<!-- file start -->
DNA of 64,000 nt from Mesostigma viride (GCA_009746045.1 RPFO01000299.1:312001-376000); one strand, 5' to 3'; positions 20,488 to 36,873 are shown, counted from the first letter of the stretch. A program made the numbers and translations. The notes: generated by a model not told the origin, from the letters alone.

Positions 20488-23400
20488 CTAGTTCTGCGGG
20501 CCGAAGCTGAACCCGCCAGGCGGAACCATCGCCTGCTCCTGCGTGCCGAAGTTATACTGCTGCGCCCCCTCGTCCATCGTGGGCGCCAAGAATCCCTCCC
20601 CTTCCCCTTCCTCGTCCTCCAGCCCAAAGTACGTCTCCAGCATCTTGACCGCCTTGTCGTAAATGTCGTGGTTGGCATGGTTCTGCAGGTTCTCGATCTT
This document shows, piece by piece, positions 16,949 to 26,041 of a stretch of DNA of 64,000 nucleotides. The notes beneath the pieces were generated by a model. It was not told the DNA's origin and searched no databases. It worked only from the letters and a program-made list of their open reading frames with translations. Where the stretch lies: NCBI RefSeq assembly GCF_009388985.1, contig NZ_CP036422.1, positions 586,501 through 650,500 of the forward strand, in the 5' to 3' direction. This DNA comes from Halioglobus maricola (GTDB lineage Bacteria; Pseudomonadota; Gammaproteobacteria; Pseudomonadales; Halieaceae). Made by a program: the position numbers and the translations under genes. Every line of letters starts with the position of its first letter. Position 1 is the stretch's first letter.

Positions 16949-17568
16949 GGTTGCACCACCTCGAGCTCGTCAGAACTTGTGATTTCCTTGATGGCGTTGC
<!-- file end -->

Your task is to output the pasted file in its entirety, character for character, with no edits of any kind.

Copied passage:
DNA of 64,000 nt from Mesostigma viride (GCA_009746045.1 RPFO01000299.1:312001-376000); one strand, 5' to 3'; positions 20,488 to 36,873 are shown, counted from the first letter of the stretch. A program made the numbers and translations. The notes: generated by a model not told the origin, from the letters alone.

Positions 20488-23400
20488 CTAGTTCTGCGGG
20501 CCGAAGCTGAACCCGCCAGGCGGAACCATCGCCTGCTCCTGCGTGCCGAAGTTATACTGCTGCGCCCCCTCGTCCATCGTGGGCGCCAAGAATCCCTCCC
20601 CTTCCCCTTCCTCGTCCTCCAGCCCAAAGTACGTCTCCAGCATCTTGACCGCCTTGTCGTAAATGTCGTGGTTGGCATGGTTCTGCAGGTTCTCGATCTT
This document shows, piece by piece, positions 16,949 to 26,041 of a stretch of DNA of 64,000 nucleotides. The notes beneath the pieces were generated by a model. It was not told the DNA's origin and searched no databases. It worked only from the letters and a program-made list of their open reading frames with translations. Where the stretch lies: NCBI RefSeq assembly GCF_009388985.1, contig NZ_CP036422.1, positions 586,501 through 650,500 of the forward strand, in the 5' to 3' direction. This DNA comes from Halioglobus maricola (GTDB lineage Bacteria; Pseudomonadota; Gammaproteobacteria; Pseudomonadales; Halieaceae). Made by a program: the position numbers and the translations under genes. Every line of letters starts with the position of its first letter. Position 1 is the stretch's first letter.

Positions 16949-17568
16949 GGTTGCACCACCTCGAGCTCGTCAGAACTTGTGATTTCCTTGATGGCGTTGC